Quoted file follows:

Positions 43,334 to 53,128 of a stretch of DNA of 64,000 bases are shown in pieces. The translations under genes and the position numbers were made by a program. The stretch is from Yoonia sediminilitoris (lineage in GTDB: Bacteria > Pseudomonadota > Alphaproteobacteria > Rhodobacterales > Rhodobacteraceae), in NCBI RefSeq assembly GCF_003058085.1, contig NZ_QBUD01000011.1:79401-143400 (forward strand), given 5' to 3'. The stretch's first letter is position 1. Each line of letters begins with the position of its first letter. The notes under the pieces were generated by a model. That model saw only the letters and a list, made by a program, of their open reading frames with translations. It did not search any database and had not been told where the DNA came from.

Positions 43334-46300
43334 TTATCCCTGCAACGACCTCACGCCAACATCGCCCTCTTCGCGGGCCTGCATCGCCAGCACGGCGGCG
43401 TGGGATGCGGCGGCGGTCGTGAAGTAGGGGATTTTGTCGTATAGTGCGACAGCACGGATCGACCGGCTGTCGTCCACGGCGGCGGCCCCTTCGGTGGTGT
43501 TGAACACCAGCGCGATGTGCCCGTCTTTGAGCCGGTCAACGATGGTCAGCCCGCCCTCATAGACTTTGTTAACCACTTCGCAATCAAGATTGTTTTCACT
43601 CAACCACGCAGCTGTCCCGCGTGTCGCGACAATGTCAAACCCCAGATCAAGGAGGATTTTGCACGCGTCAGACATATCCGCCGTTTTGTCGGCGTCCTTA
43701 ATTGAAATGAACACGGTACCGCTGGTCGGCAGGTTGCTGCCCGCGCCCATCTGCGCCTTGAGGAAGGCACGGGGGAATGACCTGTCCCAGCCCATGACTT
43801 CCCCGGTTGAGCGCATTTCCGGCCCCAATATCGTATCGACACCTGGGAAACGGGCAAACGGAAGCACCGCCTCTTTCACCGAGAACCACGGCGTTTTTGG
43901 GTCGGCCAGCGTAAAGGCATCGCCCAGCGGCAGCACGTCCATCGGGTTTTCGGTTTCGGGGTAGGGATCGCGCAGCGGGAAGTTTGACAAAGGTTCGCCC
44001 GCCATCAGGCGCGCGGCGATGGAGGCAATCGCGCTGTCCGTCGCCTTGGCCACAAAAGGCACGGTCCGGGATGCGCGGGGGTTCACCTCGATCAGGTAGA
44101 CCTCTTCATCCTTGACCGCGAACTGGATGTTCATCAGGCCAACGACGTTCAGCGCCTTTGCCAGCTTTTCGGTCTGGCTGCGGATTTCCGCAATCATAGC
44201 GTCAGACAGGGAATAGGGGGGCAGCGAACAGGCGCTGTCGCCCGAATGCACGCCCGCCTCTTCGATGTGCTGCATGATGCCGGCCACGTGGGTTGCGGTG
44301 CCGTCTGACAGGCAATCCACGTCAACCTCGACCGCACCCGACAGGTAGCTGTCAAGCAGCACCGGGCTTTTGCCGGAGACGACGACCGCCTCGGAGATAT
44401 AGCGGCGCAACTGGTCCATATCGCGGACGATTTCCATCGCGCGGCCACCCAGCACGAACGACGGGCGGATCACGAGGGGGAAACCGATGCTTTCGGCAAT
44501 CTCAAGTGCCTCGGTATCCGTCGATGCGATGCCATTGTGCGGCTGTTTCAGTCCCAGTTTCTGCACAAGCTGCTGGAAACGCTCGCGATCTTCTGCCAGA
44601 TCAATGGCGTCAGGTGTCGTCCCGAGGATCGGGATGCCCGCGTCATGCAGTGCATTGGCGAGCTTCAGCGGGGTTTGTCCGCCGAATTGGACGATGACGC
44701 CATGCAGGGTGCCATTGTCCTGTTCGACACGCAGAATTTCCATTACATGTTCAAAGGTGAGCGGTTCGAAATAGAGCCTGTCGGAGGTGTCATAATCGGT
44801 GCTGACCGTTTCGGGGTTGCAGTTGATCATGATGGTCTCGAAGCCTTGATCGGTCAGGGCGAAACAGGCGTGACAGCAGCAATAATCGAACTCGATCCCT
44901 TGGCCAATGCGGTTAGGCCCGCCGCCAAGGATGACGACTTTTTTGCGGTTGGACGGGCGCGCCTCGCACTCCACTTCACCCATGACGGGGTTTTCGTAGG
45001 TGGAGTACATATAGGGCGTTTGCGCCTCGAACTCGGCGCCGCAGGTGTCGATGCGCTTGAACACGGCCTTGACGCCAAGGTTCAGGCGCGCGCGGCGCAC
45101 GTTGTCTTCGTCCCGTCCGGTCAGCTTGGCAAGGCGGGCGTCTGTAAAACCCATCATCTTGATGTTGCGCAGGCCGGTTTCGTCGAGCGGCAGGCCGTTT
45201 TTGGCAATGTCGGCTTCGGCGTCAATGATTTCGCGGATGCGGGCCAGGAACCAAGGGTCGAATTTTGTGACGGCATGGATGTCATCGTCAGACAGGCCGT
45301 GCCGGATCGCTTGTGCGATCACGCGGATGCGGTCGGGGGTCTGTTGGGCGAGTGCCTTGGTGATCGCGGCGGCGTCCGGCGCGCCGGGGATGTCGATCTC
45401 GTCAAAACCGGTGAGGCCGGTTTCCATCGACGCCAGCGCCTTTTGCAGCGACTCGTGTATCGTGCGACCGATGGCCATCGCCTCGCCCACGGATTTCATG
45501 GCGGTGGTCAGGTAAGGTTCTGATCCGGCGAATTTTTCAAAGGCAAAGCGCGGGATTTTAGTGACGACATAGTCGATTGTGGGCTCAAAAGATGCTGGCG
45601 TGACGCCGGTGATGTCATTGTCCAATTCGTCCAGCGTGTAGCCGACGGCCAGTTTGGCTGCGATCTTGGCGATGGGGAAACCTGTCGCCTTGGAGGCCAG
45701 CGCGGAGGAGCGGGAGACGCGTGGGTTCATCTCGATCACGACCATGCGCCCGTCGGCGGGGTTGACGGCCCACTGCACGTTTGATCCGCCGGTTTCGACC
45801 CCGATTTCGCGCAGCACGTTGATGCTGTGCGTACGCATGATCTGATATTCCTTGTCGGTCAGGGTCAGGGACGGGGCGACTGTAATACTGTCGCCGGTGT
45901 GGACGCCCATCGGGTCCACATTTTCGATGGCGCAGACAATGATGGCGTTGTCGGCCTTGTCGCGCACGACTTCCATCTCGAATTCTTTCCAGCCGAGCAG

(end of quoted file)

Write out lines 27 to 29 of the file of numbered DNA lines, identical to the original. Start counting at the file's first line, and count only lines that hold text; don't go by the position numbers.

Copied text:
45701 CGCGGAGGAGCGGGAGACGCGTGGGTTCATCTCGATCACGACCATGCGCCCGTCGGCGGGGTTGACGGCCCACTGCACGTTTGATCCGCCGGTTTCGACC
45801 CCGATTTCGCGCAGCACGTTGATGCTGTGCGTACGCATGATCTGATATTCCTTGTCGGTCAGGGTCAGGGACGGGGCGACTGTAATACTGTCGCCGGTGT
45901 GGACGCCCATCGGGTCCACATTTTCGATGGCGCAGACAATGATGGCGTTGTCGGCCTTGTCGCGCACGACTTCCATCTCGAATTCTTTCCAGCCGAGCAG